What is Fee for Intervention (FFI)
FFI is HSE’s cost recovery regime implemented from 1 October 2012, under regulations 23 to 25 of The Health and Safety (Fees) Regulations 2012
These Regulations put a duty on HSE to recover its costs for carrying out its regulatory functions from those found to be in material breach of health and safety law.
Dutyholders who are compliant with the law, or where a breach is not material, will not be charged FFI for any work that HSE does with them.
A material breach is when, in the opinion of the HSE inspector, there is or has been a contravention of health and safety law that requires them to issue notice in writing of that opinion to the dutyholder.
Written notification from an HSE inspector may be by a notification of contravention, an improvement or prohibition notice, or a prosecution and must include the following information:
- the law that the inspector’s opinion relates to;
- the reasons for their opinion; and
- notification that a fee is payable to HSE.
With a key focus on machinery and wood dust control the Woodworking Sector has been identified as a priority sector for inspection, including the following areas and premises of any size:
HSE inspectors are carrying out visits mainly to check that:
- woodworking machinery is being used correctly;
- wood dust is being controlled;
- operators and supervisors have received adequate training in the safe use of woodworking machinery and the correct use of local exhaust ventilation (LEV);the LEV is suitable for the job and is being used and maintained correctly
With woodworking a ‘higher risk’ sector, BWF members are urged to ensure that they have all their Health & Safety precautions in place, including appropriate guarding on the machinery, PPE, regular LEV testing (including spray booths & Portable systems for use on power hand tools), and full risk assessments. Your provisions to ensure the occupational health of your employees will be under the HSE’s microscope and it is thought that almost one third of inspections have resulted in a fee being charged.
The invoices cover HSE’s related costs, including inspection, investigation and taking enforcement action. Construction and manufacturing companies having borne the brunt of the intervention costs invoiced – 27% and 42% of the total invoiced costs respectively.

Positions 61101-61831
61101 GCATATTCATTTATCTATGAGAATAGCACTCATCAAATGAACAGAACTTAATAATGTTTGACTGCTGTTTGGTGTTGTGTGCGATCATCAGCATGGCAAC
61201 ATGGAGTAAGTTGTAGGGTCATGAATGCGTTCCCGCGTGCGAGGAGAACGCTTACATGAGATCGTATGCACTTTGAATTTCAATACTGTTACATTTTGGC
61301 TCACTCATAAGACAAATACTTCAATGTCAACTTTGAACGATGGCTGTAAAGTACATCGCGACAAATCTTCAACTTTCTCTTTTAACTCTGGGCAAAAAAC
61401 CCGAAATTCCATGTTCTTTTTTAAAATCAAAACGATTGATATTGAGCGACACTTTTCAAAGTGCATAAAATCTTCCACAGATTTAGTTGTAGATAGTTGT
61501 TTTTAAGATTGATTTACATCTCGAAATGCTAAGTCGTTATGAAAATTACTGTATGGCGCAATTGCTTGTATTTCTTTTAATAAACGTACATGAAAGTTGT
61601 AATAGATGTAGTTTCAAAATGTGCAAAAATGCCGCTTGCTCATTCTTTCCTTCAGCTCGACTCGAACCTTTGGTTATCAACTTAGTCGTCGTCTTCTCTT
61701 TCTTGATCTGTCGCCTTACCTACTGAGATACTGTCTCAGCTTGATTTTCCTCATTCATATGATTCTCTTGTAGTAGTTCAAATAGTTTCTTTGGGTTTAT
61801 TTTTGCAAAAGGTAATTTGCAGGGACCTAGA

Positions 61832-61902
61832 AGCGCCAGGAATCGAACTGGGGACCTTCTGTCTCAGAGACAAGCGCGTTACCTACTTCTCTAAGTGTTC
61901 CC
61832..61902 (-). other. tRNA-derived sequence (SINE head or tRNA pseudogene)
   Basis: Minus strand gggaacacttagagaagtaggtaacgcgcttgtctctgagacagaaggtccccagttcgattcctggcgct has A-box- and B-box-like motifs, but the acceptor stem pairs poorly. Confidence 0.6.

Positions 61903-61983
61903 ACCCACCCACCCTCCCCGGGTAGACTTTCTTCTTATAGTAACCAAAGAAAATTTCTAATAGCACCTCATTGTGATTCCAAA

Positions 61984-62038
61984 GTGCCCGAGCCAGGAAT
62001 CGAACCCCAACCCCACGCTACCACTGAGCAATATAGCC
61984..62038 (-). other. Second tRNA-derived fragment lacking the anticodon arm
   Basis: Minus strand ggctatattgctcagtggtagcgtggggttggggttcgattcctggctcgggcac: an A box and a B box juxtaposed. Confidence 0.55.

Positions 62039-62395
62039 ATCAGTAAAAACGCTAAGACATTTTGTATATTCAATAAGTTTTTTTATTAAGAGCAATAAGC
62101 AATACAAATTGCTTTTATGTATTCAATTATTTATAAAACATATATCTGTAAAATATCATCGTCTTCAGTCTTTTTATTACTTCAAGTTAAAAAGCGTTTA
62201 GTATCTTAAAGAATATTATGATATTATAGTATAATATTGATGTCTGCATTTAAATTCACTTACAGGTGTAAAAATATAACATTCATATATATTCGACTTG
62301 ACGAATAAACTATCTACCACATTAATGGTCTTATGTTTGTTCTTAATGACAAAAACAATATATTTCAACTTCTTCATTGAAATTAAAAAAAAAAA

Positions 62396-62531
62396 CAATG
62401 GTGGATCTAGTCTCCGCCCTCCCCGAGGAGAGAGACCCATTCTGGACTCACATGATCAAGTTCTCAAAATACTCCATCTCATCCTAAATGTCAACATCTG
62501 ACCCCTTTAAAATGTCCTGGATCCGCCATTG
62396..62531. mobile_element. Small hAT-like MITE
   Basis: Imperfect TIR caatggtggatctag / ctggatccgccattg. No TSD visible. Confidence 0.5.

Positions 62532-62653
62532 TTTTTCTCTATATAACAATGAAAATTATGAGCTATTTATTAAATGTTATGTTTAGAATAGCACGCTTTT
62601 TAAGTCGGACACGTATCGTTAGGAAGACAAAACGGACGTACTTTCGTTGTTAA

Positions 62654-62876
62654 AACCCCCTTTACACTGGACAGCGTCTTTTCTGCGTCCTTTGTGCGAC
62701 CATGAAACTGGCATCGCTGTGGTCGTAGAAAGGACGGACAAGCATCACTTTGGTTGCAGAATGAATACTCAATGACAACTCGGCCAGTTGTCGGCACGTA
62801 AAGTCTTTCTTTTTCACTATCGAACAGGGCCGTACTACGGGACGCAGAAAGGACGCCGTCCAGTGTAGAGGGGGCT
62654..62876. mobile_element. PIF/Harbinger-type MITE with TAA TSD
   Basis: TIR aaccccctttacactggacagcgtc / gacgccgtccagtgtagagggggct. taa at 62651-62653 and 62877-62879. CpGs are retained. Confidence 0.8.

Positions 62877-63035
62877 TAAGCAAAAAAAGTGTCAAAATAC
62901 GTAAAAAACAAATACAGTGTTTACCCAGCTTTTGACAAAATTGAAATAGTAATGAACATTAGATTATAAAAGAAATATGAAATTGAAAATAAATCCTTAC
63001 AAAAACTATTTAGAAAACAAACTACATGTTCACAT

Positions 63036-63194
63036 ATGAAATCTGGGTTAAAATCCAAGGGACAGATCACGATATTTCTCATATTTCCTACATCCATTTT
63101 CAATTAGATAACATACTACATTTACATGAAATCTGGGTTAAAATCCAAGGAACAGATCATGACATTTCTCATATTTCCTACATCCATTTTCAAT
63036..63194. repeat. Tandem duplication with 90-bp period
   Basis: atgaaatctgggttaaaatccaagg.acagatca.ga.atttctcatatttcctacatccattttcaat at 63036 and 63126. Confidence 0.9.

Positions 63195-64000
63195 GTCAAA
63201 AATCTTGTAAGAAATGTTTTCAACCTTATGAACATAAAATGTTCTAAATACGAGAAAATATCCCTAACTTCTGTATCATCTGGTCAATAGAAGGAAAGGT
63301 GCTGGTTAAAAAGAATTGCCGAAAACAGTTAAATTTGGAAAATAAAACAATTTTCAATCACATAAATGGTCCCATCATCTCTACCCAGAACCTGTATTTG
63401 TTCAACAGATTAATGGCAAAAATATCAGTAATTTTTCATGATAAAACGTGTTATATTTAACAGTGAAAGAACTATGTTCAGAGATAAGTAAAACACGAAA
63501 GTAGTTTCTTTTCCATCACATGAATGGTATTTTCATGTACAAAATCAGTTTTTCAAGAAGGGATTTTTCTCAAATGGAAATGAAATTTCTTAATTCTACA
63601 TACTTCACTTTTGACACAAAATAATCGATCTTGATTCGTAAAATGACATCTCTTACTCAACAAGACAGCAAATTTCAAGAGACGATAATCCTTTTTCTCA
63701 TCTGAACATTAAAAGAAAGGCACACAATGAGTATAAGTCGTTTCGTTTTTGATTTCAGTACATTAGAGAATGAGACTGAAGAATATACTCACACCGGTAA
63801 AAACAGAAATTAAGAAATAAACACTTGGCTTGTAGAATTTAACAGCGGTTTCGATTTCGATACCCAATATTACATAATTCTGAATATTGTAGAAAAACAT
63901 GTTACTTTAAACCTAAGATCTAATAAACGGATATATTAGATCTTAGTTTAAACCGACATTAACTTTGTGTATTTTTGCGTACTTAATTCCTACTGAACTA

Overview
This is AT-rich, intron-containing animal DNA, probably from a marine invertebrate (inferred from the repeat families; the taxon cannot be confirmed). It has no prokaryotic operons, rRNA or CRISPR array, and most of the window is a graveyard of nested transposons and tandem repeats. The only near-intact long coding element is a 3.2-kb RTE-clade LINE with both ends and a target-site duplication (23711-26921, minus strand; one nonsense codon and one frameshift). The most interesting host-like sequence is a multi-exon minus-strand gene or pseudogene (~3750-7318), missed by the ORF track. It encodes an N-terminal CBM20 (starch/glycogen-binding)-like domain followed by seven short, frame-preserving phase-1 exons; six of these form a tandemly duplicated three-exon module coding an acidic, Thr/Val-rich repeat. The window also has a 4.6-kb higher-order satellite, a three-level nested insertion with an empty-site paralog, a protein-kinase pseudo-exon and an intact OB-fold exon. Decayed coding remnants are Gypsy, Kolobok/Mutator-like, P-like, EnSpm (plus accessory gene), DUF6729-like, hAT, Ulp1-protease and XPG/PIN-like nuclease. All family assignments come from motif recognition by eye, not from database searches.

BWF members are urged to report back if they have any concerns over any aspect of the FFI scheme or need clarification on what they are required to do. HSE are keen to clamp down on any commercial operations that might appear to be exploiting the scheme, for example insurance providers adding costly obligations. BWF has been liaising with the HSE inspectorate and we will be able to feed any information or concerns we get from members straight through to the HSE if required.
Those who are concerned that they are unprepared for an inspection visit are reminded that they can access comprehensive support from the BWF ‘Toolkit’, which includes our Health & Safety member helpline and publications on what the inspectors are looking for including HSE Field Operations Directorate Guidance for proactive inspections, and the Health and Safety essentials checklist.These two new Fee For Intervention guidance briefing notes are available through the website by logging in as a BWF member.
There is also free-to-members guidance on Health & Safety in the woodworking industry and documents such as Machine Safety Cards, sample inspection forms, and sample risk assessments.
Additionally you may wish to undertake a Health & Safety Audit that will not only suggest where your health and safety needs to be improved, but also how to achieve it. The BWF has negotiated exclusive rates with experienced Health & Safety advisors for a simple value for money package.